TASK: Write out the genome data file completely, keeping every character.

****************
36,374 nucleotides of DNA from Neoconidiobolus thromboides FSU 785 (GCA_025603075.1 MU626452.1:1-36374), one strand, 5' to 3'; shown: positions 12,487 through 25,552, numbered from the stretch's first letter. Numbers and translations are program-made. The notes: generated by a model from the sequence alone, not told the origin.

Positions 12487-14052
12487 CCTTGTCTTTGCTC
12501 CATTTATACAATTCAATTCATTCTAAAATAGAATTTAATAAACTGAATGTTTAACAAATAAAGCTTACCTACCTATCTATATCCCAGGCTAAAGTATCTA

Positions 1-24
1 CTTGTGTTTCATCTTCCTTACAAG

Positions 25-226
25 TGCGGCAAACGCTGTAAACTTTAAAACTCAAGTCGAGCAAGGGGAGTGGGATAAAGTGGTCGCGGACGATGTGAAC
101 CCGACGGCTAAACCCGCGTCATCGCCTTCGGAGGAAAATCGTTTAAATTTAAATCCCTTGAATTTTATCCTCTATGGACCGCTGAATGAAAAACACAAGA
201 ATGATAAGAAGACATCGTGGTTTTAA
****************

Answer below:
36,374 nucleotides of DNA from Neoconidiobolus thromboides FSU 785 (GCA_025603075.1 MU626452.1:1-36374), one strand, 5' to 3'; shown: positions 12,487 through 25,552, numbered from the stretch's first letter. Numbers and translations are program-made. The notes: generated by a model from the sequence alone, not told the origin.

Positions 12487-14052
12487 CCTTGTCTTTGCTC
12501 CATTTATACAATTCAATTCATTCTAAAATAGAATTTAATAAACTGAATGTTTAACAAATAAAGCTTACCTACCTATCTATATCCCAGGCTAAAGTATCTA

Positions 1-24
1 CTTGTGTTTCATCTTCCTTACAAG

Positions 25-226
25 TGCGGCAAACGCTGTAAACTTTAAAACTCAAGTCGAGCAAGGGGAGTGGGATAAAGTGGTCGCGGACGATGTGAAC
101 CCGACGGCTAAACCCGCGTCATCGCCTTCGGAGGAAAATCGTTTAAATTTAAATCCCTTGAATTTTATCCTCTATGGACCGCTGAATGAAAAACACAAGA
201 ATGATAAGAAGACATCGTGGTTTTAA